Plaster beetles Facts, Identification, Traps, Treatment

| January 6, 2021

We all have heard of woodworm, the term used to refer to the larvae of the furniture beetle, because of the reason that they can be destructive. Still, there are other forms of infestation that are not usually considered harmful that you may not be aware of the beetle is one such visitor. Of course, if you have suffered from a plaster beetle infestation, then you should be aware of this pest.

Plaster beetles have their name from the fact that they are often seen in new spaces, where wet plaster often provides ideal environmental conditions for these visitors. They are also known as scavenger beetles; plaster beetles are part of the Lathrididae family, a family of over 1,050 described species.

Plaster beetles Facts, Identification, Traps, Treatment

What are Plaster beetles?

Plaster beetles belong to the Lathridiidae family. The name of the plaster beetle comes from its habit of eating fungus and mould growing on the wall. Homeowners can spot plaster beetles as they crawl out from under the baseboards when they come to their adult stage. They are commonly referred to as “mould beetles” or “tiny brown scavenger beetles.” They usually appear in homes at the end of the summer season.

Plaster beetles Facts

Some facts about the plaster beetles are;


Plaster beetles live in humid environments where fungus can grow and can be found all over the world. In the wild, they look for natural protective barriers such as rocks and water sources or other wet spots where mould and mildew can grow.

Ideal habitats for plaster beetles in a home are humid places such as bathrooms, basements, and undergrounds. Areas where water is continuously running, such as water taps or leaking windows, also create a favourable environment for plaster beetles to live. Excessively high humidity in any setting will attract plaster beetles.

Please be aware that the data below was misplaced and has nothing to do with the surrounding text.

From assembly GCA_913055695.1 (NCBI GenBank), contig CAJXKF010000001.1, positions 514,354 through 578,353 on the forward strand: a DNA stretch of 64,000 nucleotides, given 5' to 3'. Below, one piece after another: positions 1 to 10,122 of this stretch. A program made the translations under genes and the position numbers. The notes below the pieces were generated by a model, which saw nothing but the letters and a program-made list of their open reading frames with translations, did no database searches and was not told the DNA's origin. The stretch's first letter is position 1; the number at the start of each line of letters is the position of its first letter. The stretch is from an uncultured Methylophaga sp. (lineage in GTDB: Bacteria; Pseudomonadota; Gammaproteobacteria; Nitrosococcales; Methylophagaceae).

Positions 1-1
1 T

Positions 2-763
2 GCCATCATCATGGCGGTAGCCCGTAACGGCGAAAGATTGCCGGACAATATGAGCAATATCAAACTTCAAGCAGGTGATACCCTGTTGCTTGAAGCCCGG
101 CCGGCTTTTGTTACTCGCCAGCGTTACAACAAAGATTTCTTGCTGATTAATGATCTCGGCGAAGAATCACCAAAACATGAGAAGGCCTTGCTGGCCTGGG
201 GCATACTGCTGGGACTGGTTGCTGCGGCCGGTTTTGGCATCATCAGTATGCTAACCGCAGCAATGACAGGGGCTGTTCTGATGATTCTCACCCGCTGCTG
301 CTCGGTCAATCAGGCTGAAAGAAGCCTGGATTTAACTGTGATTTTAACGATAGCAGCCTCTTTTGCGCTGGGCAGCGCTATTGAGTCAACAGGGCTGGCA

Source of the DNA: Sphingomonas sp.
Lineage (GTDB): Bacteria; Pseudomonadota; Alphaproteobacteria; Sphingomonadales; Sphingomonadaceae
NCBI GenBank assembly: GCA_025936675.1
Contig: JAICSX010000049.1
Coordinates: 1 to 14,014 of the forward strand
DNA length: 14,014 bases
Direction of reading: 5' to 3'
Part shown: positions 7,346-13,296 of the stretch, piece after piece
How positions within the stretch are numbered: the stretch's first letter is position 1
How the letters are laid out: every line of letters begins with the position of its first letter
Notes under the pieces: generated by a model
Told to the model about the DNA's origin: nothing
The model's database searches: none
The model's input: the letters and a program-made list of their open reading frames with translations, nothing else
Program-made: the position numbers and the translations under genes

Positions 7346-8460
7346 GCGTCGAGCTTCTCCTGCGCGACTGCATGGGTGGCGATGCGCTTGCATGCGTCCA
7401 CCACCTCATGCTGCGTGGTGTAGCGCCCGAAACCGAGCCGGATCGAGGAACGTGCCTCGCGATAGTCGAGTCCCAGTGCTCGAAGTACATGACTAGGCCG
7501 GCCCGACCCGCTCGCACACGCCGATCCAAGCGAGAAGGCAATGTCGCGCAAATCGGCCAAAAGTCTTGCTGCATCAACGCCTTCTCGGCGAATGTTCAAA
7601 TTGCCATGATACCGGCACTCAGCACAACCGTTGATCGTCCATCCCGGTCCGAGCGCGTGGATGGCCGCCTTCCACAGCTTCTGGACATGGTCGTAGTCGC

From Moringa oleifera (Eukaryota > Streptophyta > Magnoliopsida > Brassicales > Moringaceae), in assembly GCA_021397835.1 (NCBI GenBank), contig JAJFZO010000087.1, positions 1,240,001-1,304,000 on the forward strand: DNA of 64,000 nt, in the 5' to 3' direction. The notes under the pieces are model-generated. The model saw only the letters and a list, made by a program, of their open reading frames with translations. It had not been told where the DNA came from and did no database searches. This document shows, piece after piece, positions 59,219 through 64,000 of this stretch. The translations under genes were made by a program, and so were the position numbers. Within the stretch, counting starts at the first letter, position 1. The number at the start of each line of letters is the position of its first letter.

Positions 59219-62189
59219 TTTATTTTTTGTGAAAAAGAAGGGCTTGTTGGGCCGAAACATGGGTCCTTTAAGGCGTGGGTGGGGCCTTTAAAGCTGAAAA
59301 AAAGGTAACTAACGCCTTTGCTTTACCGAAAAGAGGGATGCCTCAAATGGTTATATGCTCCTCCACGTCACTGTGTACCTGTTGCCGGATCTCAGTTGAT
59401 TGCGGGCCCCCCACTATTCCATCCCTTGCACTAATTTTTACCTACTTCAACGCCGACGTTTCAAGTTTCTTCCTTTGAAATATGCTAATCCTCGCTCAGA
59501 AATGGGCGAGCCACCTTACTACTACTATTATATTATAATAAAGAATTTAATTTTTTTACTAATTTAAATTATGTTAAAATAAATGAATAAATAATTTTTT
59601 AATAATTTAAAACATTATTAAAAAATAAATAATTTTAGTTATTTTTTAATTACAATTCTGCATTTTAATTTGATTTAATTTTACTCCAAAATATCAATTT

Plaster beetles feed exclusively on hyphae and mould spores and other types of fungi such as mildew. Although they are sometimes found in stored food, they are only attracted by the mould that can grow inside.

Life Cycle 

Female plaster beetles are capable of producing about ten eggs and require an optimum temperature of about 24 ° C to complete their 20-day life cycle. The development time of plaster beetles depends on the temperature of their habitat; lower temperatures take longer, and lower temperatures produce a five-month life cycle. Before becoming adults, plaster beetle larvae must pupate as part of their metamorphosis during their life cycle.

Plaster beetles Identification

Plaster beetles are tiny, and their length can range from 1 – 2 mm in size. They can be found in different colours red-brown, yellow-brown, dark brown or black, and because of their dark colour, they are difficult to spot in a dark environment. Since the wings remain curved onto the back of the plaster beetles, it appears as they have holes in their back.

There are a lot of species of plaster beetles around the world; therefore their features can vary in terms of shape and antenna.

Plaster beetles Traps

When plaster beetles reach their adult stage, they come out of their hiding spaces and can be removed by simple vacuuming. Some other ways to prevent and trap them are;

  • Proper ventilation is very necessary to prevent them from invading again, therefore it is necessary to unblock all vents and let the air circulate. Dehumidifiers can do a great job as well.
  • Eliminate dampness that supports mould or mildew. Find and repair plumbing leaks. Make sure gutters and downpipes protrude from the foundation.
  • Sealing the pathways and closing the exterior doors can prevent the invasion of plaster beetles. The crawl spaces and vents in windows should also be sealed.

Plaster beetles Treatment

The treatment of plaster beetles consists of following steps.

Plaster Beetles Identification

A professional should come in and pinpoint the plaster beetles on close inspection and locations where infestations are found. A professional will advise on how best to prevent the reproduction of plaster beetles in your home by making the conditions for these hygrophilous insects as unfavourable as possible.

Use of Chemical Based Insecticides

The exterminator can apply a granular or liquid insecticide outdoors to prevent the invasion of plaster beetles, or inject a residual aerosol into the voids of the walls, followed by a positively charged boron-based channel, a long-acting fungicide, and an insecticide. Sprays containing lambda-cyhalothrin, deltamethrin, bendiocarb are beneficial. These insecticides are biodegradable, almost odourless and not very toxic to mammals.

Removal of Plaster Beetles 

Plaster beetle carcasses can be removed by using a vacuum. Areas treated with insecticide should not be disinfected within three weeks, followed by a professional’s visit from a pest control unit to ensure that all adult plaster beetles have been destroyed.

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